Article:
Monday, September 05, 2011

Lots of Birthdays

In our family, we celebrated three birthdays this weekend. My twins turned seventeen. And my puppy turned three.

What's it like to have seventeen-year-old boy-girl twins? It's a breeze. It's a joy. It's a whole helluva lot easier than having younger twins. When Jacob and Faith were babies, they were cute and sweet when they slept or laughed or held hands or did something funny like accidentally pee on each other while I was changing their diapers. But in general, it was physically and emotionally draining. I was always needed. My life was basically taken over by these kids. Did I mention that we had another baby 19 months after the twins were born? (Incidentally, my husband recently completed his first triathlon, and he said it was the hardest thing he'd ever done. He must have forgotten what it was like when the kids were little.) Back then, I was going to write a book about how to survive the first year with twins. I had a title figured out: The First Year is a Blur. I bought a binder and organized it with different sections for different aspects of raising twins. But guess what? The binder is empty. And the first year is pretty much a blur.

If you are expecting twins, I don't mean to frighten you. I'm just relating my experience. I'm sure you'll have angelic babies who sleep through the night and nap at the same time and have mellow personalities. It's definitely possible. But here's the important thing: My kids are amazing. Smart and funny and unique and comfortable in their own skin. And holy cow, they're seventeen!

So, what's it like to have a three-year-old puppy? Okay, I realize Ozzy is not officially a puppy anymore, but you try telling him that. Ozzy is our Mini-Whoodle (part Wheaten Terrier, part Mini-Poodle), and he is the world's sweetest dog. I am not even the least bit biased. I know a lot of people end up on my blog when they do a search for Mini-Whoodles, so I figure I might as well give you some helpful information, not just about puppies but about what you can expect when your Mini-Whoodle grows up:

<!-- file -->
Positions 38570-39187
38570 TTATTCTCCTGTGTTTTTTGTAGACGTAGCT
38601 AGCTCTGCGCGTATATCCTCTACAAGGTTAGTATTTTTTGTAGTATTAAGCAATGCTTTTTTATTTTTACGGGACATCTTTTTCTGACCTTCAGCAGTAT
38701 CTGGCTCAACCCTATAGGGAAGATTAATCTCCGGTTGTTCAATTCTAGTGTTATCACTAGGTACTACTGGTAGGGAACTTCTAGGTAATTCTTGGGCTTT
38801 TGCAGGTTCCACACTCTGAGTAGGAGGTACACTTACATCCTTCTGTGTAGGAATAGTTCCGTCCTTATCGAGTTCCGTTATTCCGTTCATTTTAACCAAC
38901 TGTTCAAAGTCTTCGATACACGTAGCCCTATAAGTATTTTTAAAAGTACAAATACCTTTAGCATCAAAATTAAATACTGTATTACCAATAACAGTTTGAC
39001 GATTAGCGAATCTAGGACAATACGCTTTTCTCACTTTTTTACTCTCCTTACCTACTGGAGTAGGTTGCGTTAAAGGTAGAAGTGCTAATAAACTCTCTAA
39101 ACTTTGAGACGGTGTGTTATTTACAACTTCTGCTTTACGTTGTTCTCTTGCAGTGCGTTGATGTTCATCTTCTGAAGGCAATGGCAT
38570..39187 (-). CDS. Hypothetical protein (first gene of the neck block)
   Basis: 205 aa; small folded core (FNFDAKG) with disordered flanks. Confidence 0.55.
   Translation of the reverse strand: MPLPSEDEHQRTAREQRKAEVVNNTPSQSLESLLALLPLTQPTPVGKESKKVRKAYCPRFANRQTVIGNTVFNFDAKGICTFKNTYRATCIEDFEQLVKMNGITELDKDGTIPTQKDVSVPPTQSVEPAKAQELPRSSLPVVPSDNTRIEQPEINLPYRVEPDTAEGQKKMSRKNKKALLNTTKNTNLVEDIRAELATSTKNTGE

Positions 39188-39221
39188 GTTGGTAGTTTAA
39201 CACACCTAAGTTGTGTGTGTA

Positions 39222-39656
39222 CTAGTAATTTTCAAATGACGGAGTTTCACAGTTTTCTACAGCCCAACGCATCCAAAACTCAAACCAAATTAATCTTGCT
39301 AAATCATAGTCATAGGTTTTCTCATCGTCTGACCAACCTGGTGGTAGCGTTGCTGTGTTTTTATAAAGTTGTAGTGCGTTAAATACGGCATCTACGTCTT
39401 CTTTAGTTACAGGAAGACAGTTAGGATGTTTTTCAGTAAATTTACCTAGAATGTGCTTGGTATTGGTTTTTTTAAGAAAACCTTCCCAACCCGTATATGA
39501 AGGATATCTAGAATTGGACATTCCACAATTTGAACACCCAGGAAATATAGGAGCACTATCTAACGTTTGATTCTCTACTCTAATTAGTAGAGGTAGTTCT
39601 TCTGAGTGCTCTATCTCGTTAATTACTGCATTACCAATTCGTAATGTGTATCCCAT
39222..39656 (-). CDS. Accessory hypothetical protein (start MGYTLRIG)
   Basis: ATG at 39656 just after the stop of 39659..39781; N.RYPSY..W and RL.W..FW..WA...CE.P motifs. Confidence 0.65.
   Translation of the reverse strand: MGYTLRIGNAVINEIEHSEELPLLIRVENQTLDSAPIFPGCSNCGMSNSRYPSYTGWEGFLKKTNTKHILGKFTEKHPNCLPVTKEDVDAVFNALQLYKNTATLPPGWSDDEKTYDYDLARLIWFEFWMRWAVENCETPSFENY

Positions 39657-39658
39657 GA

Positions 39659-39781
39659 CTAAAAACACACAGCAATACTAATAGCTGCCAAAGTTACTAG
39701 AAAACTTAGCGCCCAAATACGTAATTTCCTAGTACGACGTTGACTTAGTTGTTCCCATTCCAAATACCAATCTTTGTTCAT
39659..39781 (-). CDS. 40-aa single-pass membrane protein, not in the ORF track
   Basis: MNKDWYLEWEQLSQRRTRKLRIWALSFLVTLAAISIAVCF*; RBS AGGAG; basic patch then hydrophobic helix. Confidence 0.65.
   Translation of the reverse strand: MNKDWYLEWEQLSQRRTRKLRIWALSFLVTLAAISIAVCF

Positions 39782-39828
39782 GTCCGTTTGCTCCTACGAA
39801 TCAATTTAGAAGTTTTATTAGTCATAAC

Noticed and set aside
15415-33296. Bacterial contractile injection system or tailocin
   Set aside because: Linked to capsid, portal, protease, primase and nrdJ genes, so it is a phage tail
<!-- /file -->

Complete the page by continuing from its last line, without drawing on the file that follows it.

Appearance: 25 pounds, charcoal gray, warm brown eyes, and a funny looking 1970's-ish mustache. He's the perfect size for snuggling with on the sofa, and he's not tall enough to get anything off the kitchen counter.

Trainability: (Granted, some of this is my fault, but still). He sits. He stays in our yard with the invisible fence. He walks well on a leash. He never pees or poops in the house. He doesn't chew anything he shouldn't. He doesn't bite. Unfortunately, he still jumps on people, and he barks at the mail carrier and UPS guy, and he doesn't know how to fetch, and he never comes when I call him unless I'm giving him a treat or a car ride. Thankfully, his sweetness more than makes up for these minor problems.

Personality: Very playful. Very loving. Has never met an animal or person he didn't like. Will do anything for a belly rub. Gives lots of kisses. Enjoys daily walks and car rides with his head out the window. Often sits outside and greets the neighbors by rolling over on his back. Snuggles on the sofa with everyone in the family. Sleeps in his crate with his favorite stuffed animal. Smiles for the camera.

If you're looking for a Mini-Whoodle, I suggest you contact Barb at Old McDoodle Farm. She's wonderful. And if you're expecting twins, I suggest you load up on sleep, solidify your marriage, and reinforce your sense of humor. You're about to have the craziest, most challenging, most beautiful, and most rewarding ride of your life.

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